To keep the focus when packing orders a variety of music has been downloaded to my phone and is played in the turf shed. Everything from the Human League (love the 80’s), Betty Boo (remember her?) to Calvin Harris (he’s good but not a patch on the PeAt Shop Boys) is on the playlist. Well, everything except Daniel O’Donnell, sorry Daniel. It’s amazing how much more efficiently boxes can be packed with turf when you are listening to Tinie Tempah. I bet Tinie’s marketing people haven’t identified middle aged male turf merchants in rural Ireland as a potential fanbase.
Being busy at this time of year keeps me off the sofa and allows me to miss out on televisual feasts such as X-Factor and I’m a Celebrity. That said, I did (out of curiosity) watch Strictly Come Dancing to see Daniel O’Donnell but I think he knew I couldn’t watch it much beyond November so he deliberately got himself eliminated. If he had stayed in Strictly until the final I think a lot of turf orders would have gone unfulfilled. And there you were thinking his elimination was purely down to his dancing ability.
There will be the odd late night and early morning along the way but come 20th December and the last order is ready for despatch there will be a sense of satisfaction that is hard to beat. Bit like crossing a finishing line in a lot of respects. So, if you have placed your order thanks very much, your custom is very much appreciated. If you are still swithering about placing an order you still have just over 12 days to visit www.mcandrewstore.com
Everyone has a story to tell and the same is true in business too. Here at McAndrew’s Store we think it is important to make connection with our customers and the wider Irish diaspora. Regular readers of this blog (there must be at least one?!) will know about our travails in the bog, constant weather watching and fixation with fire.
There is one area that we have neglected and it is one that has been niggling at me. It is the story of turf itself. If you are Irish then chances are then that you will be able identify with trips to the bog, battles with midgies and hard labour on hot summer days. But what about the folk who don’t have that direct connection? I’m no ecologist but here is a very short explanation of how turf came to be a fuel synonymous with Ireland.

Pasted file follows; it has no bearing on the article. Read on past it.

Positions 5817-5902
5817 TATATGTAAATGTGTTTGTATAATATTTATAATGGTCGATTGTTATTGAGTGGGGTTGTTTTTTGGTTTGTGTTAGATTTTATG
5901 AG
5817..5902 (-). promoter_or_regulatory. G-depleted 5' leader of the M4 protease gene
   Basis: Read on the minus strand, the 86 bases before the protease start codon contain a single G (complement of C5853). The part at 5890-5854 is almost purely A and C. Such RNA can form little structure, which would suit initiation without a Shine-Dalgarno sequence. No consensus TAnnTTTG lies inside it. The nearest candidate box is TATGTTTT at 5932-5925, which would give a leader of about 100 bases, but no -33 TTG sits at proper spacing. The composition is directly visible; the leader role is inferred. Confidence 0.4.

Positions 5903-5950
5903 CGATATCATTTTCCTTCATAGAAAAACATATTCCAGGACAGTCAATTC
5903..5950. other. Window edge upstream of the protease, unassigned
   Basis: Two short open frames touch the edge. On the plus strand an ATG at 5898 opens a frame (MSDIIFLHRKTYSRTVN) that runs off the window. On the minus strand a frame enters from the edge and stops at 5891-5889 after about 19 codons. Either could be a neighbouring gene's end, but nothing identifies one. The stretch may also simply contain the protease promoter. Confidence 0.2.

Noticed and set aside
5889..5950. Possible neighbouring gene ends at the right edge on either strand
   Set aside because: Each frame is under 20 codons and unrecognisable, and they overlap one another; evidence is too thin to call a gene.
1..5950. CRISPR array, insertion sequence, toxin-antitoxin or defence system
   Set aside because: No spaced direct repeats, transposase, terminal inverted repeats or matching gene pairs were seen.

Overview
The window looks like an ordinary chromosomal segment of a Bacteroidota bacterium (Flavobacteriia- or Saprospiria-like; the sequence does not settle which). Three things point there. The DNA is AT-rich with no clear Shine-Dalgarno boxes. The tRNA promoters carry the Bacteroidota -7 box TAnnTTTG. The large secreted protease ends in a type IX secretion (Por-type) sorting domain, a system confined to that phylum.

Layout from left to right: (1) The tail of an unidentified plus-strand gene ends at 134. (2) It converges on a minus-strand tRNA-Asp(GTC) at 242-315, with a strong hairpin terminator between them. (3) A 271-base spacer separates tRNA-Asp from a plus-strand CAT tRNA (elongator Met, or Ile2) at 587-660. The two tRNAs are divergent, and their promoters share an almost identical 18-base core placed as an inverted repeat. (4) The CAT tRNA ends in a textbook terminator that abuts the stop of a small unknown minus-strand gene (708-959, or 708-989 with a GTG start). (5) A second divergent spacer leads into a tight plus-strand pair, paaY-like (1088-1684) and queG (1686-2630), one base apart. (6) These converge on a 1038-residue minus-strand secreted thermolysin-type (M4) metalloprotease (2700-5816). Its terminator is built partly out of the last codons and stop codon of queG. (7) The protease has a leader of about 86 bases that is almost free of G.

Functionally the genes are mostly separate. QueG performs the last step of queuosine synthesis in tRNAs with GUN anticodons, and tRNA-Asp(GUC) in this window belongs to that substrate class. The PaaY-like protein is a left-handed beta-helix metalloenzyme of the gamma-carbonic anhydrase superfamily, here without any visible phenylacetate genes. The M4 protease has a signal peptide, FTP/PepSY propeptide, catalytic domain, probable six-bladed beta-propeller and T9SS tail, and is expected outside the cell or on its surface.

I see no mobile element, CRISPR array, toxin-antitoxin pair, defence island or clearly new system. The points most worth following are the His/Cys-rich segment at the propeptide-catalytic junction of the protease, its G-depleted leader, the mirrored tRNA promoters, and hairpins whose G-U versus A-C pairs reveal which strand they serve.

The bushcraft expert Ray Mears, when asked who he would most like to meet, replied the man or woman who discovered fire. I can see where Ray is coming from. In a similar vein I would like to meet the man or woman who discovered that you could cut sods from a saturated peat bog, dry them out and then burn those very same sods of turf as a fuel. Now that individual was a smart operator and was the original forward planner when it came to winter fuel.
In Ireland there are two types of turf (or peat) bogs. In the Midlands (typically Counties Westmeath, Offaly, Laiois) are what are known as raised bogs. These were formed naturally from small lakes which were slowly, over thousands of years choked by reeds which encroached in to the lake. The reeds trapped debris and vegetation, enabling plants to grow and form a marshy/peaty ground. Over time the lake disappeared totally leaving a raised bog in its place. Today these raised bogs such as the Bog of Allen are cut to produce turf. On an industrial scale, Bord na Mona, use specialised machinery to mill the bog to collect the turf dust. This dust is then compressed in a factory into peat briquettes.
The second type of bog is the blanket bog. This type of bog is a common feature of the landscape here in the North West of Ireland. Humans have played a key role in the formation of the blanket bog over many thousands of years. Rewind to 4000B.C. and Ireland was covered in forest. By 2500 BC humans had cleared much of the forest for grazing of animals and early agriculture. Primarily these early farmers cleared the hill tops and mountainsides first as they were less densely forested. However soils were thin on these hillsides and once the tree cover was lost, much of the nutrients were washed away leaving an acidic type soil behind with poor drainage. As these early farmers made further progress into the forests clearing them and gaining better land in the valleys below they soon forgot about the hillsides. Heathers and rushes began to sprout in these areas on the acidic leached soil. As these plants died they did not quickly decompose and therefore a layer of peat started to form. A typical blanket bog untouched by human activity will at the point of maturity be as deep as 3m/10ft. That’s a lot of plant debris and takes thousands of years, after all a peat bog grows at a rate of 1 millimeter a year.
Cutting of the blanket bogs started some time in the 17th century here in Ireland and increased to a peak in the 1950’s. However since the 1980’s cutting of the blanket bog has increased again as people sought an alternative to coal and oil for domestic heating. The blanket bog is typically cut by individual families who use the turf as their own domestic fuel.
So the next time someone asks you whether the McAndrew’s Store Turf you are burning is from a raised bog or a blanket bog, you can look them in the eye and say “blanket bog”.